There’s nothing like hearing a new piece of music or seeing a painting for the first time and being completely captivated by the experience, and this past weekend I was eaten alive by Eugene Grasset’s “La Vitrioleuse”. It is just one of the many works that are currently on display in the Hammer Museum’s Tea and Morphine: Women in Paris, 1880 to 1914 exhibit in Los Angeles, but as far as I’m concerned, it could have been the only piece of art in the gallery. Sure, I could appreciate the sultry, dream-like quality of Emile Prouve’s “Contemplation” and the airy, ethereal tone of Odilon Redon’s “La Sulamite”, but the intensity of Grasset’s photo-relief with watercolor stenciling had me spellbound from the moment it came into my line of sight.
“La Vitrioleuse”, which translates as “the acid thrower”, is a representation of a phenomenon in which a series of French women in the late 1800s took to throwing acid on their romantic rivals, and it skillfully evokes the terror that must surely grip the heart of anyone with a known and violent enemy. Absolutely everything about the piece demands the viewer’s attention as it delicately blends Art Nouveau with japonisme to create the dramatic lines and vibrant colors one might expect to see in a modern day graphic novel. The melon sky streaked with tangerine clouds creates a beautifully apocalyptic backdrop for the female subject who holds a bowl of acid in her hands. Even her features are arresting, with wildly flowing auburn tendrils, sky blue irises, high cheekbones, and a venomous, determined expression.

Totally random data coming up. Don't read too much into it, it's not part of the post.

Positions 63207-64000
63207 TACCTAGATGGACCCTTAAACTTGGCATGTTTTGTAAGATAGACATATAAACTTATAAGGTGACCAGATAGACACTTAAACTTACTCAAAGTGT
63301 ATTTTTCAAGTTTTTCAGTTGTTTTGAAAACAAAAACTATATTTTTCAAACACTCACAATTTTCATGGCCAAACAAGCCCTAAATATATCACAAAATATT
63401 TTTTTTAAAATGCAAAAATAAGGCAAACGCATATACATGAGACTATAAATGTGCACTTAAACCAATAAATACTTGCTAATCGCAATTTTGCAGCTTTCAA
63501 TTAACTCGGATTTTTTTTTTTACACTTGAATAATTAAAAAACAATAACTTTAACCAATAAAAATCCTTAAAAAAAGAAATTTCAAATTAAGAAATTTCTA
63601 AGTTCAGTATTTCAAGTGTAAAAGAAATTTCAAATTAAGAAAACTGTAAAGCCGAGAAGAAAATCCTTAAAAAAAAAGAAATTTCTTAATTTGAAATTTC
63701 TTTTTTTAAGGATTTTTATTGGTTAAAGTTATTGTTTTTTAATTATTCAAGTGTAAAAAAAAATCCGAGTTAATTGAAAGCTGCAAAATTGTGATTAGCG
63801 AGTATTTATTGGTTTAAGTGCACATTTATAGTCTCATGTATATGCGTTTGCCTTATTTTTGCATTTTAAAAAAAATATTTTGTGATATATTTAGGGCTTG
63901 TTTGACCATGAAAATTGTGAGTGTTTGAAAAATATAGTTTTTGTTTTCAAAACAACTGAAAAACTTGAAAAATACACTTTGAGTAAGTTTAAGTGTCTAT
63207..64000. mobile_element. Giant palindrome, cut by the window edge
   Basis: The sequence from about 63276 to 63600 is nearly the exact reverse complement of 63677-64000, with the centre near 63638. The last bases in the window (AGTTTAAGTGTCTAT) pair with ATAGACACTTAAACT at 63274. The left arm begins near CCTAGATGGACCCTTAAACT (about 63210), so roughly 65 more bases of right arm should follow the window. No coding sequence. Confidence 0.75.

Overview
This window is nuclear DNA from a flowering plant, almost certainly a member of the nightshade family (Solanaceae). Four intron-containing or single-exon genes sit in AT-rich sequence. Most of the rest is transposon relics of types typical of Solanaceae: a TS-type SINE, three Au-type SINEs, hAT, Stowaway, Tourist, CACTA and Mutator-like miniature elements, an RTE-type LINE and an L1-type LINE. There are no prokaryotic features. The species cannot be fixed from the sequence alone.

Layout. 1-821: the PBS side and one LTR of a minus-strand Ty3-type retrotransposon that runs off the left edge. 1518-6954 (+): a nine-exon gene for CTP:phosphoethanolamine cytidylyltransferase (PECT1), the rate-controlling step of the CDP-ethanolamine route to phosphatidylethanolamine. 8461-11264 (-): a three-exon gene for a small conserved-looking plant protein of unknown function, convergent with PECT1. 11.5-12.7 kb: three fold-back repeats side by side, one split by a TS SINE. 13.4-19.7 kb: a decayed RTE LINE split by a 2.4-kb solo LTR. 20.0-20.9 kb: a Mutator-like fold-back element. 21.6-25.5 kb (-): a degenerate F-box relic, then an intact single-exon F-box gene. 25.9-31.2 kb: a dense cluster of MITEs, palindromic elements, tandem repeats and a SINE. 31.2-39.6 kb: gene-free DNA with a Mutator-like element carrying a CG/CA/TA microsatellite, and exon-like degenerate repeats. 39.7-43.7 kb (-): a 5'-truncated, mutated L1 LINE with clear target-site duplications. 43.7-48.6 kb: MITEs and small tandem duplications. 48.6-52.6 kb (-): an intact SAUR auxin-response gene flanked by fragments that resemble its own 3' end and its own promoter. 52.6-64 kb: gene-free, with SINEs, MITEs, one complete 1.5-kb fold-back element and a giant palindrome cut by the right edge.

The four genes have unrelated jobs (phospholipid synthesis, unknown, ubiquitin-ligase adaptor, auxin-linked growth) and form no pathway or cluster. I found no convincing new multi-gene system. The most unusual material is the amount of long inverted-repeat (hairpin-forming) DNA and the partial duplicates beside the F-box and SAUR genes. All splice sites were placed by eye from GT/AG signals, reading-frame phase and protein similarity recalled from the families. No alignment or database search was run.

As a redhead, I might have been offended by Grasset’s choice to give this vengeful vigilante auburn locks, only furthering the representation of my ginger sisters as having fiery, reckless temperaments. But, Grasset seems to have a thing for this particular phenotype as is evidenced by the subject of another work of his that is on display in the exhibit, “Contemplation”, in which a woman with a strikingly similar appearance is portrayed as a lovely, goddess-like creature, so I’ll give him a pass.
What I loved most about this piece is the fact that it is not entirely clear whether it is a condemnation or a celebration of the women who chose to be so boldly aggressive, despite their historically deficient status as the “weaker sex”. Many of the pieces in the Tea and Morphine exhibit depict Parisian women of the time shopping, drinking tea, and generally, appearing quite bored. While there is no doubt that the image of the woman in “La Vitrioleuse” is meant to inspire fear with her faintly green complexion and cold, penetrating gaze, Grasset’s usage of lively colors and flowing lines creates an unmistakable allure and could even be construed as a subversive glorification of the women who fought against their lack of civil rights. It is this contrast of beauty and terror that makes the experience of viewing “La Vitrioleuse” so mesmerizing and most definitely the reason that I found myself absolutely compelled to look closely.